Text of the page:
Querying Parquet Files using AWS Amazon Athena
Parquet is one of the latest file formats with many advantages over some of the more commonly used formats like CSV and JSON. Specifically, Parquet’s speed and efficiency of storing large volumes of data in a columnar format are big advantages that have made it more widely used. It supports many optimizations and stores metadata around its internal contents to support fast lookups and searches by modern distributed querying/compute engines like PrestoDB, Spark, Drill, etc. Here are steps to quickly get set up to query your parquet files with a service like Amazon Athena.
- Sample Parquet Data – https://ahana-labs.s3.amazonaws.com/movielens/ratings/ratings.parquet
- AWS Account and Role with access to below services:
- AWS S3
- AWS Glue (Optional but highly recommended)
- AWS Athena
Setting up the Storage
For this example we will be querying the parquet files from AWS S3. To do this, we must first upload the sample data to an S3 bucket.
Log in to your AWS account and select the S3 service in the Amazon Console.
- Click on Create Bucket
- Choose a name that is unique. For this example I chose ‘athena-parquet-<your-initials>’. S3 is a global service so try to include a unique identifier so that you don’t choose a bucket that has already been created.
- Scroll to the bottom and click Create Bucket
- Click on your newly created bucket
- Create a folder in the S3 bucket called ‘test-data’
- Click on the newly created folder
- Choose Upload Data and upload your parquet file(s).
Running a Glue Crawler
Now that the data is in S3, we need to define the metadata for the file. This can be tedious and involve using a different reader program to read the parquet file to understand the various column field names and types. Thankfully, AWS Glue provides a service that can scan the file and fill in the requisite metadata auto-magically. To do this, first navigate to the AWS Glue service in the AWS Console.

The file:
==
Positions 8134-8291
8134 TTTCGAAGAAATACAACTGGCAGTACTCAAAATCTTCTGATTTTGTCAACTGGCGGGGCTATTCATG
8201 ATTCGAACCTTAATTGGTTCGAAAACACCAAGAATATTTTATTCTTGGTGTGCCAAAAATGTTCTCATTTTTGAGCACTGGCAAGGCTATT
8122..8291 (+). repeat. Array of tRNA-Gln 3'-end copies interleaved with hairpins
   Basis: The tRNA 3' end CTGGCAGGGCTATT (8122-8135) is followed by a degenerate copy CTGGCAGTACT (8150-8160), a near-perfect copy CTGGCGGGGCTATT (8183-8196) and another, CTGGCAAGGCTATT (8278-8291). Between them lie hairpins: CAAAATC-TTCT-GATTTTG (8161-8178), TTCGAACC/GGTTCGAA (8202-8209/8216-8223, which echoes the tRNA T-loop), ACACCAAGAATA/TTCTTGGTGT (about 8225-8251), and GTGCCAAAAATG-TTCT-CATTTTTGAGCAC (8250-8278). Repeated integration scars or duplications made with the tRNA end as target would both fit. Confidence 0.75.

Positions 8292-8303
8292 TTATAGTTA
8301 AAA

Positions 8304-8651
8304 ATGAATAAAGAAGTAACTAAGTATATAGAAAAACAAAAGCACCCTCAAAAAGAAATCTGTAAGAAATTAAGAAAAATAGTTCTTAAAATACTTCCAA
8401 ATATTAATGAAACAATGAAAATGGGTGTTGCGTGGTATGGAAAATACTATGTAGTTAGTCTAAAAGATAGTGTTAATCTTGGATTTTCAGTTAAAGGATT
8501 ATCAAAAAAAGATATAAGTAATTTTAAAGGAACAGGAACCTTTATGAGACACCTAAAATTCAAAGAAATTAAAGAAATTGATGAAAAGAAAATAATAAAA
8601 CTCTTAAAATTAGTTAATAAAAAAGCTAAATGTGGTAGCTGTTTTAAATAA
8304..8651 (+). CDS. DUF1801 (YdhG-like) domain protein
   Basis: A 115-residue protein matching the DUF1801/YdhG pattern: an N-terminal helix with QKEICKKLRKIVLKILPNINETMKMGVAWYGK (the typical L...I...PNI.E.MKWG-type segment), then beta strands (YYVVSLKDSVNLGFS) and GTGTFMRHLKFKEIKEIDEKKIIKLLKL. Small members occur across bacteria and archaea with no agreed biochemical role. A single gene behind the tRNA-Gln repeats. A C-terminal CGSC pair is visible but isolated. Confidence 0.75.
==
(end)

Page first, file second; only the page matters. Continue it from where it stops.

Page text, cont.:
- On the AWS Glue main page, select ‘Crawlers’ from the left hand side column
- Click Add Crawler
- Pick a name for the crawler. For this demo I chose to use ‘athena-parquet-crawler’. Then choose Next.
- In Crawler Source Type, leave the settings as is (‘Data Stores’ and ‘Crawl all folders’) and choose Next.
- In Data Store under Include Path, type in the URL of your S3 bucket. It should be something like ‘s3://athena-parquet-<your-initials>/test-data/’.
- In IAM Role, choose Create an IAM Role and fill the suffix with something like ‘athena-parquet’. Alternatively, you can opt to use a different IAM role with permissions for that S3 bucket.
- For Frequency leave the setting as default and choose Next
- For Output, choose Add Database and create a database with the name ‘athena-parquet’. Then choose Next.
- Review and then choose Finish.
- AWS will prompt you if you would like to run the crawler. Choose Run it now or manually run the crawler by refreshing the page and selecting the crawler and choosing the action Run.
- Wait for the crawler to finish running. You should see the number 1 in the column Tables Added for the crawler.
Querying the Parquet file from AWS Athena
Now that the data and the metadata are created, we can use AWS Athena to query the parquet file. Choose the Athena service in the AWS Console.
- Choose Explore the Query Editor and it will take you to a page where you should immediately be able to see a UI like this:
- Before you can proceed, Athena will require you to set up a Query Results Location. Select the prompt and set the Query Result Location to ‘s3://athena-parquet-<your-initials>/test-results/’.
- Go back to the Editor and type the following statement: ‘SELECT * FROM test_data LIMIT 10;’ The table name will be based on the folder name you chose
- The final result should look something like this: in the S3 storage step.
Some of these steps, like using Glue Crawlers, aren’t required but are a better approach for handling Parquet files where the schema definition is unknown. Athena itself is a pretty handy service for getting hands on with the files themselves but it does come with some limitations.
Those limitations include concurrency limits, price performance impact, and no control of your deployment. Many companies are moving to a managed service approach, which takes care of those issues. Learn more about AWS Athena limitations and why you should consider a managed service like Ahana for your SQL on S3 needs.